noun dos·sier \ˈdos-ˌyā, ˈdäs-; ˈdo-sē-ˌā, ˈdä-\
:a collection of papers or other sources, containing detailed information about a particular person or subject.
A note from dapperQ’s Editor-in-Chief: Welcome to dapperQ contributor Gabrielle Royal’s latest column: Style Dossier, which will profile stylish queers across the country. Not only is this the debut edition of Style Dossier, but Gabrielle’s first subject, Teri Tan, is also our dapperQ of the month!
Bowtie: Topman (a gift from my best friend)
Shirt: G2000 (women’s)
Blazer: H&M (women’s)
Lapel Pin: Pride Corp
Pants: Zara boys (tailored)
Socks: The Children’s Place
Shoes: Thrifted (in Sydney), but it’s from Gracegift
Bio: Born and raised in Singapore, Teri is currently a student at New York University studying Finance and Accounting, with a minor in Gender & Sexuality Studies. Teri is also President of NYU’s Pride Corp. Even though she’s already 21, she really wants to model kids’ clothes.
Gabrielle Royal: Tell us about Pride Corp and how do you see fashion influencing your work?
Teri Tan: Pride Corp is NYU Stern’s LGBTQ student group – we focus on the professional development of our members as well as building community. On campus, there are lots of queer clubs, and lots of business clubs, but Pride Corp is the only one that amalgamates the two. This is a unique intersection, in my opinion, because I often find myself the only business student in a room full of queers, and the only queer in a room full of business students. Our club is not only for business school students, we have many members from the rest of NYU as well. It is commonly thought that the business world treats queers badly – though it is not the friendliest industry, initiatives like Out for Undergrad Business Conference (OUBC) has showed queer business students that there is a supportive community within the industry. There remains a lot of work to be done and as president of Pride Corp, I want to show the queers (and there are many closeted queers in stern!) that 1. It is ok to be queer in the business school – take up space! 2. We are here for you. The larger goal of Pride Corp is to educate people – about allyship being more than just ‘be queer, but do that in your own space’, it’s a demonstration, not an identity. Allyship is about understanding intersectionality, about critically thinking about social issues and actively supporting marginalized communities in the way they need to be supported.
GR: You are very involved at New York University and in your community. How do think fashion can be used as a form of activism or way to implement change?
TT: As for fashion, there’s a lot of “suit and tie” in the business industry, but I feel that there is definitely room to express individuality while remaining professional. As someone at the bottom of the ladder, I don’t step too far off. ‘Business casual’ is my favourite dress code – I usually wear a patterned shirt under my jacket suit. Because I am a queer masculine-presenting boi that wears a different kind of business casual aside from the beige chinos and light blue button up, I’m often the only one in the room that looks that way. But I’ve learnt to embrace it and be confident in my style. It’s my way of taking up space in school and showing everyone ‘I am here. I am queer. I am not afraid to do me.’ It’s my way of challenging the stereotype that lesbians dress badly, that business students have no style or personality, that queer business students need to blend in. My unapologetic existence is a part of my activism. And of course, the Pride Corp lapel pin screams the pride I have in my club (all pun intended).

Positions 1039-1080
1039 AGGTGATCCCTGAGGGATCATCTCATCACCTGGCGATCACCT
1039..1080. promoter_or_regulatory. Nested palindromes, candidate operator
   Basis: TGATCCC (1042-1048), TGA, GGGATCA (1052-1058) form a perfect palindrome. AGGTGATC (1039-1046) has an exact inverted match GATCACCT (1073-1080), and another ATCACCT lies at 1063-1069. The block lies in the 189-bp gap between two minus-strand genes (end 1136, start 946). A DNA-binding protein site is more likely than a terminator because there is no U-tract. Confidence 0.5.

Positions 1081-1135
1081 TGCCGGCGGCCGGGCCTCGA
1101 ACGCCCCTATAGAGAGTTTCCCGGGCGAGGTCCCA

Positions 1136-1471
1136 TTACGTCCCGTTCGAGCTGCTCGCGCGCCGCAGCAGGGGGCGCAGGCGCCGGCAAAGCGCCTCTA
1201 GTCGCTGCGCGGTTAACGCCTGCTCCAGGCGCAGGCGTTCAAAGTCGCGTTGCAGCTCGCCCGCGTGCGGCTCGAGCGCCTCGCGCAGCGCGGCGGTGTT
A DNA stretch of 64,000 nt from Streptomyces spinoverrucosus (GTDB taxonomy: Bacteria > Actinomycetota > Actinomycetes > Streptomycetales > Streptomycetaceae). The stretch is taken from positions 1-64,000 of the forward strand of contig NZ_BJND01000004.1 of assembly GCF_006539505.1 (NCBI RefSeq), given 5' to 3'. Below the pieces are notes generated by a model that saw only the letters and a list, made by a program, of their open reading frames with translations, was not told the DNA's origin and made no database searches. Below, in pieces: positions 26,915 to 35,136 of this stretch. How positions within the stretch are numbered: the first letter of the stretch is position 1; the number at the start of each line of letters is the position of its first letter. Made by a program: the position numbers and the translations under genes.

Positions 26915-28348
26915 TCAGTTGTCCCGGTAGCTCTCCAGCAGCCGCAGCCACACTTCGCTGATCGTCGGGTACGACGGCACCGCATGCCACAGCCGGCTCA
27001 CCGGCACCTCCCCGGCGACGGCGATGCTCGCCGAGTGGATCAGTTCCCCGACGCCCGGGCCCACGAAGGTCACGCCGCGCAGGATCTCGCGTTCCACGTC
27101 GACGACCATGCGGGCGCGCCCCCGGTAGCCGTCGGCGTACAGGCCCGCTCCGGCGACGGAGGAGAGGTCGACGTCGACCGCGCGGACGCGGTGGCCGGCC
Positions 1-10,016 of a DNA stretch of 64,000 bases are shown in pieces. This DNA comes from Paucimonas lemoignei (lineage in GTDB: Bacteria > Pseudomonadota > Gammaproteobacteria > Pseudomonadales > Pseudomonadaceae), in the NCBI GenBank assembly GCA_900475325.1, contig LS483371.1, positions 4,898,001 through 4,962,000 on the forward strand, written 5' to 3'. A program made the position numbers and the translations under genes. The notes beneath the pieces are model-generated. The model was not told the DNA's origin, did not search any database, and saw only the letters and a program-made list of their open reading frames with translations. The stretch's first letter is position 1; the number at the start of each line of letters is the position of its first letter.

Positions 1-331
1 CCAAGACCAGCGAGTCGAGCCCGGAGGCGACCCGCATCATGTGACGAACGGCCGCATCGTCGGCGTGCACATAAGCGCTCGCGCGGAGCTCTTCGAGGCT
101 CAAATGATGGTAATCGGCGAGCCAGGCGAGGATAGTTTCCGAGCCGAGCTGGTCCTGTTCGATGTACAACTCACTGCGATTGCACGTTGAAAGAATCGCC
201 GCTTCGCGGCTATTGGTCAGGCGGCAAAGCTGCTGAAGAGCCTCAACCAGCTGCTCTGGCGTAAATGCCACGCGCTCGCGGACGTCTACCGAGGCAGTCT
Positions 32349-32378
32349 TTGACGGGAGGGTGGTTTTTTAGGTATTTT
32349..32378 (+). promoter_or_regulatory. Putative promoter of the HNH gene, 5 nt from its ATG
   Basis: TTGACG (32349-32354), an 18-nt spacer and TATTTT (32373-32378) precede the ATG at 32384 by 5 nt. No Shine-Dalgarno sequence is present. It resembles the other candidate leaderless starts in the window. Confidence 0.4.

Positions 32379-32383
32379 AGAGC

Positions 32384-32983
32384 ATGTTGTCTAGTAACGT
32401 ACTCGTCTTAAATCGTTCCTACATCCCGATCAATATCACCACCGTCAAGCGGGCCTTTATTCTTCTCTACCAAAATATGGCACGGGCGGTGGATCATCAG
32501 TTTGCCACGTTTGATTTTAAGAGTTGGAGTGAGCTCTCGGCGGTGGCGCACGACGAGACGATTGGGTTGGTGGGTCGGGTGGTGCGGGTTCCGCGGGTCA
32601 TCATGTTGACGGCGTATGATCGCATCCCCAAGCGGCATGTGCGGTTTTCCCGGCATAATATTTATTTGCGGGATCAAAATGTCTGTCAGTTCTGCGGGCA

Blazer: G2000 Women’s
Shirt: OVS kids (from Rome)
Belt: No idea (somewhere from home as well!)
The rest of the outfit is the same as above
TT: Kelsey Chavarria, for sure. She’s very androgynous and so is her style. I love it! It’s dapper but not exactly overly formal like GQ – there is a little touch of casual/ personal style. She plays with details in her outfits and I really appreciate it when people take time to focus on the small things. (Spoken like a true small person?) I’d call her style hipster dapper, but I’m not sure how people feel about the word hipster anymore. The internet is a great resource. I used to spend a lot of time on Tumblr and I follow a bunch of submission blogs, so I guess you could say some of my style is inspired by queers around the world! I also Google variations of ‘queer dapper fashion’ or ‘androgynous fashion’ and see what pops up. I think that’s how I first found out about dapperQ awhile back.
GR: Tell us something unique about yourself or your style?
TT: Boy’s clothes and contrast!
Sometimes I feel like a 15 year old boy; people often mistake me for one, anyway. My favourite shirts are patterned button-ups and pants that sometimes make me look even more like a little boy – they have sharks, whales, and cute little monsters on them. I’d say about 70% of my clothes are from the children’s (sale) section; mostly because they are so much cheaper, but also because I am a perfect fit for 10/12 in boys. I get my clothes from everywhere (around the world), but my favourite stores are: The Children’s Place, Zara boys, Gap Kids.
I like to coordinate my outfit with a little contrast – mostly accessories and colors, but sometimes shoes. I usually would have an item stand out against the rest of the outfit. So if I’m in all formal wear, sometimes I put on a snapback or a bow-tie to change it up a little. Or a piece of bright orange with an otherwise all black outfit (which I call my OITNB outfit). I also really like the wooden bow-tie my best friend gave me; I wear it when I feel special. There was a time I was obsessed with chains as well – it seems like neck/top torso accessories are a common trend!
Carol Ourivio — www.facebook.com/carolmilkshake